Thanks to The Internet, a little piece of Dakar rally history has been saved from a slow and ignominious death. This is the 1987 Paris-Dakar rally Nissan Patrol ‘Fanta Limon’, fresh from a two-year restoration and ready to celebrate the 30th anniversary of its 13,000km race.
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Nissan has restored its ground-breaking 1987 Paris-Dakar racer
First diesel ever to finish in Dakar’s top ten gets a new lease of life
Engineers from Nissan’s European Tech Centre in Barcelona came across the badly dilapidated wreck of the Dakar Patrol languishing in a Spanish museum via an internet forum. They acquired the rusty, rat-eaten hulk and spent two years’ worth of weekends and evenings bringing it back to full fitness. The results, as you can see, are delightfully Eighties.
So, why bother lavishing potentially marriage-wrecking time on an old Patrol? Well, you’re looking at the first diesel car ever to finish inside the top ten overall Dakar finishers, as well as the 1987 diesel class winner for the Saharan event. These days, the event is dominated by oil-burners, so this Patrol is as much a piece of motorsport history as the first TDI Audi Le Mans racer.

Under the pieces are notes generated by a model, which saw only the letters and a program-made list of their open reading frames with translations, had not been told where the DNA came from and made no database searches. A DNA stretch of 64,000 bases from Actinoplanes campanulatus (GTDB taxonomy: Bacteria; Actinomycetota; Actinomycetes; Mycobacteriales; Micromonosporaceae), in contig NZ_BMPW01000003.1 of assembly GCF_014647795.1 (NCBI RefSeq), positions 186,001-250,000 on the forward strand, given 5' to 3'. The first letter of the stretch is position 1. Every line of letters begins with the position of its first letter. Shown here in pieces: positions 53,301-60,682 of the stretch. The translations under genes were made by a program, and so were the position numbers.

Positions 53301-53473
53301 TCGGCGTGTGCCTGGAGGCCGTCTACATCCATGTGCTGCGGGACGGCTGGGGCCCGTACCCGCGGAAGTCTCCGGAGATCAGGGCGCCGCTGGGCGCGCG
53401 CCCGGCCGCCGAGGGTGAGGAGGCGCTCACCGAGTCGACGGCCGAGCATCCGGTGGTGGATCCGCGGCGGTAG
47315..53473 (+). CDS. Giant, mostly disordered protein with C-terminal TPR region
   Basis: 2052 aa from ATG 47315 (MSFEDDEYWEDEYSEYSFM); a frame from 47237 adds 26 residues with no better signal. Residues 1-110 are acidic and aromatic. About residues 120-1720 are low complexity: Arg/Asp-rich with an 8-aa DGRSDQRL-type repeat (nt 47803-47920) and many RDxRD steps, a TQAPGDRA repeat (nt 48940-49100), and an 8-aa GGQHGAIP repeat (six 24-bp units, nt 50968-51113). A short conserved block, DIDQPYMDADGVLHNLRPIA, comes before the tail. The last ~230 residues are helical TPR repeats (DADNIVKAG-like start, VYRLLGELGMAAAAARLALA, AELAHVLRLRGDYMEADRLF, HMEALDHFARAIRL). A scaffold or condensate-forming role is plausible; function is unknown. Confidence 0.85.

And it wasn’t as if number 211 here had an easy time of it. Its sister car, Patrol no. 212, took a barrel roll down a dune and retired, and the team’s spares truck broke down in only the race’s second stage, leaving the Patrols with precisely no support in the event of a mechanical failure or crash. That 211 finished at all was against the odds. To usurp a petrol car from the top 10 was a miracle.
The car’s specs are fairly modest: the 2.8-litre four-pot turbodiesel is good for just 145bhp, and gives the 1,600kg Patrol a top speed of around 93mph. But it’s tough. Tough enough to survive a Dakar, then years of neglect, and now at last, a happy retirement.